Daily Scriptures Reflection for 1/21/12

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Scripture: Lectionary 318: II Samuel 1:1-4.11-12.19.23-27. Psalm 80:2-3.5-7. Mark 3:20-21

Saturday’s Readings

Mark’s Gospel may have been written in Galilee for it is he who gives us some of the scenes with his kin (brothers and sisters who are cousins).  Some of the texts are harsh in the picture we have of the relationship he has with them or with his neighbors.  Today’s short excerpt is an example of this.  We may ask about the two scenes in which his mother is mentioned in 3:31-35 and 6:1-6.  These scenes are the closest we come to some knowledge about Jesus and his family and how they feel about his activities.

A key to understanding Mark is that his interest is primarily and almost entirely interested in Jesus and not in those around him and this includes his family. The scene in 3:31-35 could seem to be anti-Marian and the title Son of Mary a polemic against Jesus mother as not having been married.  We Catholics have a strong and wholesome tradition about Mary that has been strengthened by the teachings of the Church in the dogma of Mary’s perpetual virginity. Our tradition about this outstanding woman is always positive.

Mark does not stand up to critical investigation about Mary since he has so little information about her and is always centering on what he has heard or written on his own about her.  In today’s passage the translation offered is not the only one possible.  The ones who are out of sorts or out of their minds could be the crowd if we analyze the ambiguity of the phrase used for those who are with him on this occasion.  Rather than the focus on the family, it could be that the throng or crowd is going crazy, not Jesus. We should not psychologize the text as saying it is anti-family or the others as anti-Marian.  For example, though the term Son of Mary doesn’t mention Joseph it could mean the same as the expression Son of Man in the sense Jesus was definitely born of the young woman named Mary of Nazareth. We cannot base the perpetual virginity on this text of Mark but we can compare what the other Gospels say about Mary and her virginity is upheld by both Matthew and Luke and John has Mary standing by the Cross without any mention of other family members.  Mary is definitely a positive figure in the other Synoptic Gospels.  All three of the Evangelists who knew Mark well and used his narratives did not interpret this text in a negative way.  Nor should we.  We have Scripture, Tradition, and the Magisterium affirming the greatness of this woman called the Mother of Jesus.  Luke gives us the most complete portrait of her.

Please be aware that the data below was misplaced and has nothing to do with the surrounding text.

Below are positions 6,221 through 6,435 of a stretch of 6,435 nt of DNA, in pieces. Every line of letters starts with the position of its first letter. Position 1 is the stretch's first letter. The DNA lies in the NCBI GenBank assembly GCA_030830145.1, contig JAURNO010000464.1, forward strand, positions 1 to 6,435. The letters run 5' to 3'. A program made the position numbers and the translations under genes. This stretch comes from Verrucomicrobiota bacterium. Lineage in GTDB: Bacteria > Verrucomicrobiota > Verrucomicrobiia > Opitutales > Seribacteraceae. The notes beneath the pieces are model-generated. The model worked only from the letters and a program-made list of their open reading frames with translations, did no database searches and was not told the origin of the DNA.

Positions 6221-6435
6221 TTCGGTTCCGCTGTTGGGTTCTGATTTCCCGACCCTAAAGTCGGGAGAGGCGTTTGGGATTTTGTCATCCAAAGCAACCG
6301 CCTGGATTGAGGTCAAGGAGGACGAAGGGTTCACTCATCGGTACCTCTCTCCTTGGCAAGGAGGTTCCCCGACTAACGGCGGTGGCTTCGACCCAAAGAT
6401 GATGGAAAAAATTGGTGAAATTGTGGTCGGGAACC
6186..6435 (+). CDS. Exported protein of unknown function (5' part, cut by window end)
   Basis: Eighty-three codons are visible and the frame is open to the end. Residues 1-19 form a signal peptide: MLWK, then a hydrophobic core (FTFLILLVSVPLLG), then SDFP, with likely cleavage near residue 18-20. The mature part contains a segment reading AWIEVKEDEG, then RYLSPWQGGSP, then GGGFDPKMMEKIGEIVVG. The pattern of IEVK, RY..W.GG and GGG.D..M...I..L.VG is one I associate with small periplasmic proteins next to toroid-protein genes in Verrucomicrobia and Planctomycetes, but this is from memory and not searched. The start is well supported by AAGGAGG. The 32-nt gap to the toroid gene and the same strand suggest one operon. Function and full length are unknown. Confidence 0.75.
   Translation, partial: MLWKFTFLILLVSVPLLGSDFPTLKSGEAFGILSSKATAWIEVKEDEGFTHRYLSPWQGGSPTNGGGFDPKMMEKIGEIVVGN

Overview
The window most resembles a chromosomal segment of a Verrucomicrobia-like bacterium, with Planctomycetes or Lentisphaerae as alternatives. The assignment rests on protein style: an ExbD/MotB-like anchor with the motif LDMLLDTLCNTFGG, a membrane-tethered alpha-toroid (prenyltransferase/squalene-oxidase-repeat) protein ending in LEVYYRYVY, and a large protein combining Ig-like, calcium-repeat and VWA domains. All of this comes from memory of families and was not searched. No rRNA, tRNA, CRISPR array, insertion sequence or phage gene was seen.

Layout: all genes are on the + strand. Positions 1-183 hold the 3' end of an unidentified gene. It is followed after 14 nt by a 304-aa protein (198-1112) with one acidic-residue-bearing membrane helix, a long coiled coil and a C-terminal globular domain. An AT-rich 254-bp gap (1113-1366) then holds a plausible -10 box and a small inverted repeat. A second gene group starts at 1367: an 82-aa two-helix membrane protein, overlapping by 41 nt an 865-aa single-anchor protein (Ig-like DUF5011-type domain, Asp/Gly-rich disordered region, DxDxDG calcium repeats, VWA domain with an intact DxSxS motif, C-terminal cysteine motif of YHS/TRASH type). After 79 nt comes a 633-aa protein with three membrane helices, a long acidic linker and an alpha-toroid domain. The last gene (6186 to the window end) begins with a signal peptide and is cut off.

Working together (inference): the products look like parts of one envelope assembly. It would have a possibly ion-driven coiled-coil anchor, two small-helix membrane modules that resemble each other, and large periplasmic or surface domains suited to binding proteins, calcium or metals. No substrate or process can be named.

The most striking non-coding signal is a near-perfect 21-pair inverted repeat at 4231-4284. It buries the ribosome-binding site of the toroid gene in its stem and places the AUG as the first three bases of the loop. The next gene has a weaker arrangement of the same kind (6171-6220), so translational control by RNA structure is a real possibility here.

Mark is narrating the beginnings of Jesus’ Galilean ministry in these first three chapters. We have seen in chapter one that Jesus proclaims the kingdom of God and repentance or a turning toward God and the preaching of the kingdom. Then we have the controversies that arise against him in chapter two. Chapter three is a continuation of these pericopes that show the intense hostility toward Jesus and Mark is, so to speak, covering all of the bases in also saying that Jesus is also being said to be possessed!

The situations are all framed in the overall theme of the Lord’s Passion and Death and the hint of the Resurrection in Mark.  Mark is well known as the Gospel of the Cross and the Gospel that shows the cost of discipleship on our part. This has some theologians and exegetes saying that Mark is an extended Passion Narrative and these chapters before the fixed tradition of the Passion in Mark are a preface to the Passion Narrative.  One German exegete says, “In the beginning was the Passion.”  He is undoubtedly referring to Mark.  Another exegete has eliminated the Infancy Narratives in his commentary.  That is why we need the balancing of the Tradition and the Teaching of the Church to offset the interpretations of those who deal just with the written scripture and the historical critical dimension.

C.F.D.Moule gives us a balanced interpretation of the passage we are just beginning today: “…Jesus resolutely follows God’s call; his true relations, he says, are those who obey God. It must have been unspeakably costly to both him and his mother when he made this hard decision. It is clear, that according to Mark, Jesus’ mother and brothers failed at this stage to understand him. But his resolute determination was justified: they understood afterwards, and Acts 1:14 shows them, after the resurrection, assembled with the other disciples in Jerusalem.” (Cambridge Bible Commentary on the New English Bible: The Gospel according to Mark, page 31).   Mary learned throughout her life the cost of her discipleship. Today she shows us the best example of discipleship having followed Jesus so to speak from his conception, birth, silent days at Nazareth, to his sufferings and death.  Amen.

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